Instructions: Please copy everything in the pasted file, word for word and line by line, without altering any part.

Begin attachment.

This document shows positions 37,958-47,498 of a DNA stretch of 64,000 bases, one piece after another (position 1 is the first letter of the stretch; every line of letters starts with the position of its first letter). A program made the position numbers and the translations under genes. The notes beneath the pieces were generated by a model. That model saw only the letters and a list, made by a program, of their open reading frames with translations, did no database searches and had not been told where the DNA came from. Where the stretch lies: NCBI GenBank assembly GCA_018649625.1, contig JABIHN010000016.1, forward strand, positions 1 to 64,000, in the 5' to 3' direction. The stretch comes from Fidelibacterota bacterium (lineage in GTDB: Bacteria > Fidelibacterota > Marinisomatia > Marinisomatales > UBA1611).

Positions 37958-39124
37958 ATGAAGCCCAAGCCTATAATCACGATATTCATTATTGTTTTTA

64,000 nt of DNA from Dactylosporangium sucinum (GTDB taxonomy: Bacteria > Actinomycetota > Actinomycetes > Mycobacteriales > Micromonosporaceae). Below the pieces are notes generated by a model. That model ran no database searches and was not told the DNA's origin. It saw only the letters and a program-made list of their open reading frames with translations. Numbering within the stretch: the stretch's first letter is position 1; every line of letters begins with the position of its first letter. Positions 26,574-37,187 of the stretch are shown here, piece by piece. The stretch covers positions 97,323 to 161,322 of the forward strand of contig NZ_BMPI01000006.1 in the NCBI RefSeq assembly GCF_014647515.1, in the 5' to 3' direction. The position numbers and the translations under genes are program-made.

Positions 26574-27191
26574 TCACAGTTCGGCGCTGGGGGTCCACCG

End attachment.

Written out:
This document shows positions 37,958-47,498 of a DNA stretch of 64,000 bases, one piece after another (position 1 is the first letter of the stretch; every line of letters starts with the position of its first letter). A program made the position numbers and the translations under genes. The notes beneath the pieces were generated by a model. That model saw only the letters and a list, made by a program, of their open reading frames with translations, did no database searches and had not been told where the DNA came from. Where the stretch lies: NCBI GenBank assembly GCA_018649625.1, contig JABIHN010000016.1, forward strand, positions 1 to 64,000, in the 5' to 3' direction. The stretch comes from Fidelibacterota bacterium (lineage in GTDB: Bacteria > Fidelibacterota > Marinisomatia > Marinisomatales > UBA1611).

Positions 37958-39124
37958 ATGAAGCCCAAGCCTATAATCACGATATTCATTATTGTTTTTA

64,000 nt of DNA from Dactylosporangium sucinum (GTDB taxonomy: Bacteria > Actinomycetota > Actinomycetes > Mycobacteriales > Micromonosporaceae). Below the pieces are notes generated by a model. That model ran no database searches and was not told the DNA's origin. It saw only the letters and a program-made list of their open reading frames with translations. Numbering within the stretch: the stretch's first letter is position 1; every line of letters begins with the position of its first letter. Positions 26,574-37,187 of the stretch are shown here, piece by piece. The stretch covers positions 97,323 to 161,322 of the forward strand of contig NZ_BMPI01000006.1 in the NCBI RefSeq assembly GCF_014647515.1, in the 5' to 3' direction. The position numbers and the translations under genes are program-made.

Positions 26574-27191
26574 TCACAGTTCGGCGCTGGGGGTCCACCG